Miuccia Prada infamously wore an Yves Saint Laurent dress to hand out Communist flyers during the political unrest of the 1960s in Italy. The nylon dresses of her A/W18 collection may well have been created to the same brief – tough and elegant, they could take you from picket line to cocktail hour.
If the A/W18 catwalks showed us anything, it’s that fashion is grappling with change, be it political, technological or climate. Twin themes of danger and unpredictability epitomised the season and the fabric choices followed suit; if cold weather fabrics were once restrained to shearling, fur and wool, they aren’t any longer. For A/W18 they have hybridised, adapted to our complex lives and disappearing seasons for a new proposition entirely: the luxury of practicality. Here, five fabrics that defined the season.
1. Vinyl (above)
Vinyl may not be a runway newcomer, but its A/W18 iteration is heavier, darker and sexier: think somewhere between a butcher’s apron and Rihanna’s outfit in the final scenes of the video for Bitch Better Have My Money. Vinyl needn’t be a statement – breaches from Ottolinger or a knee-length skirt from Marni are easy to dress down for the every day. But, if you’re after a pièce de résistance, why not try a theatrical vinyl coat à la Marc Jacobs? The fabric’s lasting power is its ability to traverse categories – depending on the designer and season vinyl might signify dominatrix; power woman; Lolita. Or perhaps it simply acknowledges that most women possess a little of all three.
2. Gold foil
You will find the season’s most astute party girls in shiny swathes of gold fold – at least if it’s up to Molly Goddard and Rei Kawakubo. A gold foil dress in exaggerated ruffles was found at Comme des Garçons, while a similar off-shoulder number was the life of the party at Molly Goddard. Kawakubo noted that she was inspired by Susan Sontag’s Notes on Camp, and there is a refreshing jolt of life in a party dress that’s unapologetically over the top. Wear with graphic platforms á la CDG or, for ultimate magpie effect, your own collection of gold jewellery.
3. Clear plastic
Chanel’s S/S18 show left us all wanting for the nearest affordable version of what was, in prosaic terms, a designer shopping bag. Clear plastic remained ubiquitous for A/W18, appearing at Maison Margiela and Balmain, layered over arresting neon separates or simply nude skin. Usually associated with raincoats or grocery shopping, a clear plastic overcoat, bag or knee-high boots lend a tongue-in-cheek element to any outfit that’s practical too.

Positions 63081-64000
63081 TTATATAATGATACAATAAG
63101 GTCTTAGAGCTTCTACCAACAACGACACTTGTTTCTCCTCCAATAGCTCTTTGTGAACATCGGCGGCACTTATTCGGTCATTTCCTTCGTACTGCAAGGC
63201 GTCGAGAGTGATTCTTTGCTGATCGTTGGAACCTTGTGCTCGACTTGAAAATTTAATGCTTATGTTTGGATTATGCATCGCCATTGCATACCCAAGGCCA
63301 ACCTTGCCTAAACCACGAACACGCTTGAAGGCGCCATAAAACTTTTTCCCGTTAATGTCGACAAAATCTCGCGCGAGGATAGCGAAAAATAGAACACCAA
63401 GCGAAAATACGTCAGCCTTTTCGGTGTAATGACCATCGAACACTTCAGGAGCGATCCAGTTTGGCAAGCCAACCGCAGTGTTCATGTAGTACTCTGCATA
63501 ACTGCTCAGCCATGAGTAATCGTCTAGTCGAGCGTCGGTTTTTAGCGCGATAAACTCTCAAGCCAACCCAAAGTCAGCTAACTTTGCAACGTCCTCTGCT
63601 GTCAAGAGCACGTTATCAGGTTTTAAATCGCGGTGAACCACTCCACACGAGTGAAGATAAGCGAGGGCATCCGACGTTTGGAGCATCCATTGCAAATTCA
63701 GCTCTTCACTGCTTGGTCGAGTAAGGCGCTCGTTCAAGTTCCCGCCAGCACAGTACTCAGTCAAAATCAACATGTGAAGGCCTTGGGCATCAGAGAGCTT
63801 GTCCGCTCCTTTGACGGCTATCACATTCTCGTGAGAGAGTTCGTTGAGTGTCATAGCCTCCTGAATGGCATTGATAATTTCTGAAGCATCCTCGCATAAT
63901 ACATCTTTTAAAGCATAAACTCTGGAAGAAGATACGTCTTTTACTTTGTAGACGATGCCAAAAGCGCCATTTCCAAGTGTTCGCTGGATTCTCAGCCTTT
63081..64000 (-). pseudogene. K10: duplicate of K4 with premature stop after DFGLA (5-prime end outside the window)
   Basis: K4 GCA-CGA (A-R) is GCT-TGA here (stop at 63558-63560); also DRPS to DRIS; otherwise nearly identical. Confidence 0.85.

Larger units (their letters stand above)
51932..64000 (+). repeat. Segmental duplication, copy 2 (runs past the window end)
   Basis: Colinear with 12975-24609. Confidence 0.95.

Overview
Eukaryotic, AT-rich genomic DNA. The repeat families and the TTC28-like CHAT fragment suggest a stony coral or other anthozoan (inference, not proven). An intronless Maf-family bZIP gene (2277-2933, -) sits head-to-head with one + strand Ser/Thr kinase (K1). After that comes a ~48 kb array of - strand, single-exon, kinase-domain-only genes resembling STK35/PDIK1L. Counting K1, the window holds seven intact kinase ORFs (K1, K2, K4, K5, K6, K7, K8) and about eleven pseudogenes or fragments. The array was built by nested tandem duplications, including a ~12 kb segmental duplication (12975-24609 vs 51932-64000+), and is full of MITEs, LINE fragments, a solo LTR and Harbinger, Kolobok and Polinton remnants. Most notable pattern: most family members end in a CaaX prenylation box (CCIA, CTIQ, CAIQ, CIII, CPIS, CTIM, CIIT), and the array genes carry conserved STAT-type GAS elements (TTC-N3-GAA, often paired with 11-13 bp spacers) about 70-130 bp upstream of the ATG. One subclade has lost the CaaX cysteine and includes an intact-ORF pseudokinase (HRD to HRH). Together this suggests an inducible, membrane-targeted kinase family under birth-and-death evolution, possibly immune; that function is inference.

“When I returned to designing, I was taken aback by how everyone was seeing collections through their phones,” John Galliano told Vogue before his S/S18 Artisanal collection for Maison Margiela in January. In response, he developed a holographic material that was layered over dresses and coats, reflecting the light from the hundreds of smartphones as the audience was instructed to turn on flash when taking photos. The material reappeared in the house’s A/W18 womenswear collection, mirrored in Pat McGrath’s pearlescent makeup looks. At Sies Marjan, a holographic trench coat and duffle bag blended in elegantly with the designer’s signature lavish colour palette. It made for a well-timed statement for our current iPhone-obsessed generation: capture it on a screen and each time you will have a slightly altered replica.
Mario Prada, founder of the eponymous label, first developed parachute nylon in the 1930s, used to cover his steamer trunks. But it wasn’t until his granddaughter, Miuccia, took over the brand in the late 1970s that the fabric became Prada’s USP. Her line of nylon totes and backpacks was Prada’s first big commercial hit, a push against its heritage and a hint at Miuccia’s future ethos of functionality mixed with ostensibly ‘ugly’ chic. Nylon’s been recurrent for Prada since, but for A/W18, it was the fundamental building block of both the menswear and womenswear collections. It showed up as dresses, bags, padded jackets and bucket hats, leaving critics wondering if Miuccia Prada, too, is flirting with streetwear. Far from its humble reputation, nylon will prove to be A/W18’s finest investment.